The crashed F-101 Voodoo had been in storage at the secretive Area 51 in Nevada for more than 20 years, and it was broken up and put in place of the F-117 Nighthawk debris.
The Lockheed F-117A Nighthawk was developed in response to a US Air Force (USAF) request for an aircraft capable of attacking high value targets without being detected by enemy radar. By the 1970s, new materials and techniques allowed engineers to design an aircraft with radar-evading or “stealth” qualities.
The result was the F-117A, the world’s first operational stealth aircraft.
The first F-117A flew on Jun. 18, 1981, and the first F-117A unit, the 4450th Tactical Group (renamed the 37th Tactical Fighter Wing in October 1989), achieved initial operating capability in October 1983.
Nevertheless, the Nighthawk was kept under the strictest of secrecy for many years. It wasn’t until 1988 that the program was publicly acknowledged, and not until 1990 that it made its first formal public appearance. By this time, the aircraft had been operational for seven years.
As we have already explained, by July 1986, trade journals and writers had turned out a number of articles on what some called the “F-19” stealth fighter, one of the most legendary fictional aircraft. Models of the F-19 started to appear in the eighties and were available from four manufacturers: Revell, Monogram, Italeri and Testors. All of them claimed that their models originated from a kit based on photos of an existing aircraft taken around Area 51, but it bore no resemblance to the real thing. That fact undoubtedly pleased those working on the secret program.
On Jul. 11, 1986 35-year-old Maj. Ross E. Mulhare, assigned to the 4450th Tactical Group, took off from Tonopah Test Range in Nevada and flew his F-117 into California airspace on what would prove to be his last flight. Mulhare, a 1974 graduate of the Air Force Academy, told his friends and members of his family in New Jersey that he flew F-5E fighter airplanes in mock combat missions against pilots from Tactical Air Command.
‘Shortly before his flight, Mulhare was overheard telling a colleague that he was tired and “couldn’t shake it.” Despite his physical condition, Mulhare took off at 1:13 a.m. Pacific Daylight Time–such late night flights were intended to prevent discovery of the airplane’s unique shape–and proceeded westbound into the eastern portion of the San Joaquin Valley. He flew down the eastern side of the valley toward Bakersfield.’
At about 1:45 a.m., at about 17 miles northeast of Bakersfield, Mulhare’s airplane went into a steep dive and smashed into a hillside just inside the Sequoia National Forest. Mulhare was killed.
The physical damage to the aircraft was such that one of the crash investigators described it as “without exception … the worst crash I have worked.” He went on to observe that while there was only light fire damage to the airframe, “the structural breakup was almost absolute” and that ” ‘shattered’ may best describe the aircraft after impact.” As a result, identification of special components was frequently impossible.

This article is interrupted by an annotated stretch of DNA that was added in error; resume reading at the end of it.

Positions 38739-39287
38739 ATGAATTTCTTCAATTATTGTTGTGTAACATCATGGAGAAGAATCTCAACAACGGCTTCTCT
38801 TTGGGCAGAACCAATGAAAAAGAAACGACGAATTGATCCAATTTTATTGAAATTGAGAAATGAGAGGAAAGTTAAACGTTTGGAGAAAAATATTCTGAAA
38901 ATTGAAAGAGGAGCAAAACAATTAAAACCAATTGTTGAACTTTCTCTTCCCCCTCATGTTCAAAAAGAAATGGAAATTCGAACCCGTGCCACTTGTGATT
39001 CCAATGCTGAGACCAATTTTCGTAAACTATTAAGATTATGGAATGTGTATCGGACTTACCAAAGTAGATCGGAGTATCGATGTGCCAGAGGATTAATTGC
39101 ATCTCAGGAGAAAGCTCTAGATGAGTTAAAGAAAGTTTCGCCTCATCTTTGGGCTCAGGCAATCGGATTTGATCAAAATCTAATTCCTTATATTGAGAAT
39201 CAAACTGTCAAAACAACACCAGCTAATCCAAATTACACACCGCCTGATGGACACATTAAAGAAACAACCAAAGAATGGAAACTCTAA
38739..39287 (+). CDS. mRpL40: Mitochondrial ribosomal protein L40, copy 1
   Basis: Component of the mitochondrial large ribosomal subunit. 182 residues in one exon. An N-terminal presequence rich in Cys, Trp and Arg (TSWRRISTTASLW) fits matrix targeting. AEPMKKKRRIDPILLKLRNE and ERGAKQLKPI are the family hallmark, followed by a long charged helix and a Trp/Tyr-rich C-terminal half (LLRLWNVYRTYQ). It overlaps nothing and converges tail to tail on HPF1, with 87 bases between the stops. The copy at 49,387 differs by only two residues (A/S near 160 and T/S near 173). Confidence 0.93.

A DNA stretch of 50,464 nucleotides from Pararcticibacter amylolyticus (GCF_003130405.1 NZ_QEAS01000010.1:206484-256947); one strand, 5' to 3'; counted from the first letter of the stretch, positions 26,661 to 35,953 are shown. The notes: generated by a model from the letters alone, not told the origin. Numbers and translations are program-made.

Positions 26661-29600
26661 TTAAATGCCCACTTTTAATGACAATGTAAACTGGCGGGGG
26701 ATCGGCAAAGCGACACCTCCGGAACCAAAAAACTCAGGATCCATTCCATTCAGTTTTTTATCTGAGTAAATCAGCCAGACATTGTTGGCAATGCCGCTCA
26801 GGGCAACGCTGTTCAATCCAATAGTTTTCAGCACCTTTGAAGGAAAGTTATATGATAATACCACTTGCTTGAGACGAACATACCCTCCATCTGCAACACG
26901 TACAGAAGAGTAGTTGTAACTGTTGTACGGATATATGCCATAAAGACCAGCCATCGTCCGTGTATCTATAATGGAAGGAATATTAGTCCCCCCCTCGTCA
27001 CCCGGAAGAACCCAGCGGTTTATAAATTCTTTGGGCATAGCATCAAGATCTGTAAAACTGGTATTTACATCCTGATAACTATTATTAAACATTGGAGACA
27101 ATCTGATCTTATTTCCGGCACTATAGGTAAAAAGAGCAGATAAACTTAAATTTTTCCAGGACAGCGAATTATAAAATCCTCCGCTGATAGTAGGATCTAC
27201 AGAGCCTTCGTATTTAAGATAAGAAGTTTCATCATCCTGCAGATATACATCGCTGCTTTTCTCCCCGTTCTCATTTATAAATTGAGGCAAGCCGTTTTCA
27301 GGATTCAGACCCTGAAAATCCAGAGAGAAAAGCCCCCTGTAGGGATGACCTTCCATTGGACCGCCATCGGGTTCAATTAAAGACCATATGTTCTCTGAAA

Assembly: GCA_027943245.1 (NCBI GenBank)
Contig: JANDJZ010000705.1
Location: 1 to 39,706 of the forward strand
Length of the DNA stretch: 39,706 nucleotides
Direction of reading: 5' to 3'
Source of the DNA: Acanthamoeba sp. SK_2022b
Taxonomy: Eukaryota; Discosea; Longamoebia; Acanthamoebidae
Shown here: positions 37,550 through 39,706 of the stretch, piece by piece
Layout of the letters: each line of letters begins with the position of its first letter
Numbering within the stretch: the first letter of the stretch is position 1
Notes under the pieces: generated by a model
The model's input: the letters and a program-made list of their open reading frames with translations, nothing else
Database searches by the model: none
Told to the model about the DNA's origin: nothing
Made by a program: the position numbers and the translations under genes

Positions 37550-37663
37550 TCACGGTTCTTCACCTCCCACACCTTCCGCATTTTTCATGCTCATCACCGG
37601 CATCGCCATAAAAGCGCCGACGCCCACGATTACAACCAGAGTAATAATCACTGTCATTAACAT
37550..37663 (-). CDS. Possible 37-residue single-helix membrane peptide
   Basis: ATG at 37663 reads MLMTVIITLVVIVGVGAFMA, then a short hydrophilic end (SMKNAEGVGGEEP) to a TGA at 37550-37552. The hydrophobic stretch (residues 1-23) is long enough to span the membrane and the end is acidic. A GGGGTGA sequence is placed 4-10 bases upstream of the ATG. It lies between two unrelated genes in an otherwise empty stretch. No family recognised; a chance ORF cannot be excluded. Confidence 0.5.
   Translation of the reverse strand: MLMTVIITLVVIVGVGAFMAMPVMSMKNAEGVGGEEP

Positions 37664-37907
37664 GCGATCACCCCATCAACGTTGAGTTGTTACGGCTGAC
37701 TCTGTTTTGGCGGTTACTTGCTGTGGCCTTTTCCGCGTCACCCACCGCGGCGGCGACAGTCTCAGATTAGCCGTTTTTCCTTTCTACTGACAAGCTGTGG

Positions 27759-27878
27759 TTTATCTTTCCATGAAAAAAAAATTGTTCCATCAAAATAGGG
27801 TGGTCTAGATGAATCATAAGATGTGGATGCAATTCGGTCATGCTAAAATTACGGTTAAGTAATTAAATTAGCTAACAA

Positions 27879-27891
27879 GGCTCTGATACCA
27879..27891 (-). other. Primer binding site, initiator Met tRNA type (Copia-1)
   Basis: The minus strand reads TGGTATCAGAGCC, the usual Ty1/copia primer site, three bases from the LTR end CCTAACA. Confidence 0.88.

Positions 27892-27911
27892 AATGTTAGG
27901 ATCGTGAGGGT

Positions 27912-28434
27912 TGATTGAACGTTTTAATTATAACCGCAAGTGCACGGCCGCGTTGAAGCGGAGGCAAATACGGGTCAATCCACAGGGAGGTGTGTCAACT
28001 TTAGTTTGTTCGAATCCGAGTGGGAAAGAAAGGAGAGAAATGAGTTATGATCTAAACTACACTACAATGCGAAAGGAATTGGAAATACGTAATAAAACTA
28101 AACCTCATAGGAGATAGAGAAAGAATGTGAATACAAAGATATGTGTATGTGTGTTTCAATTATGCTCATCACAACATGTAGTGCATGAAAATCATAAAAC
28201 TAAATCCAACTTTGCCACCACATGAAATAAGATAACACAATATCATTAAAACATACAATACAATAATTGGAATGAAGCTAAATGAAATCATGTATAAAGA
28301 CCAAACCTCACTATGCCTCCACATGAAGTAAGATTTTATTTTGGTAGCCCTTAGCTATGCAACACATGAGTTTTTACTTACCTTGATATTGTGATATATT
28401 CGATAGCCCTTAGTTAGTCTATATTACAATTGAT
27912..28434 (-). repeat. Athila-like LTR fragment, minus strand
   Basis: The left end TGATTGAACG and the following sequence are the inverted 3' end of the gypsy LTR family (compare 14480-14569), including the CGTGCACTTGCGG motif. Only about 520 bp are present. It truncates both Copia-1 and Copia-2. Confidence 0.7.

According to Knowledge Stew, the crash caused a 150-acre brush fire.
The USAF was vague about the incident. Actually, the head of the service public affairs said the airplane had only one crew member and “was definitely not a bomber.” Air Force officials at Nellis Air Force Base (AFB) acknowledged that Mulhare had not been a member of the base’s aggressor squadrons, which emulated Soviet air combat tactics in order to train USAF pilots. An Air Force spokesman also acknowledged that Mulhare was a member of the 4450th Tactical Group but said that all information about the unit was classified, and he could not discuss any of it.
The Kern County sheriff’s office, whose jurisdiction included Bakersfield, did relay some further information from the Air Force–telling reporters that the “whole area has been restricted, including the airspace above the crash site” and that “there will be military aircraft in the area and anyone entering the area will be dealt with appropriately by the Air Force.”
Air & Space Forces Magazine says:
‘At the crash site investigators collected evidence and evaluated the remains of the aircraft for clues to the cause of the tragedy. Then came the task of cleaning the site and leaving no pieces of the highly classified aircraft for scavengers, the media, or others to find. A clean-up team moved out a thousand feet from the last of the recognizable debris and then dug and sifted all the dirt in the area.
‘On Jul. 23, controlled explosive charges were detonated on the hillside to free pieces of the aircraft buried as the result of the crash.’
Then, according to Knowledge Stew, the Air Force brought in a crashed F-101A Voodoo, an aircraft that had been out of service with the Air Force since 1972 and with the Air National Guard since 1982. The crashed Voodoo had been in storage at the secretive Area 51 in Nevada for more than 20 years, and it was broken up and put in place of the F-117 debris. Almost a month later, the Air Force said the area was no longer restricted.
The very next day, a reporter and photographer from Bakersfield’s KERO-TV were transported to the crash site by helicopter. They later said they didn’t expect to find anything because they assumed the Air Force had cleaned the area thoroughly. But to their great surprise, they found countless pieces of debris scattered within 100 to 150 feet of a dirt helicopter landing pad built by the Air Force. They filled three bags with the material, and it was displayed on the station’s Friday evening news broadcast. They then turned the bags over to an Air Force public affairs officer. An Edwards AFB spokesman said the debris would be examined as a precaution, but that there were no immediate plans to return to the crash site to recover more.
Photo credit: U.S. Air Force and RuthAS Own work via Wikipedia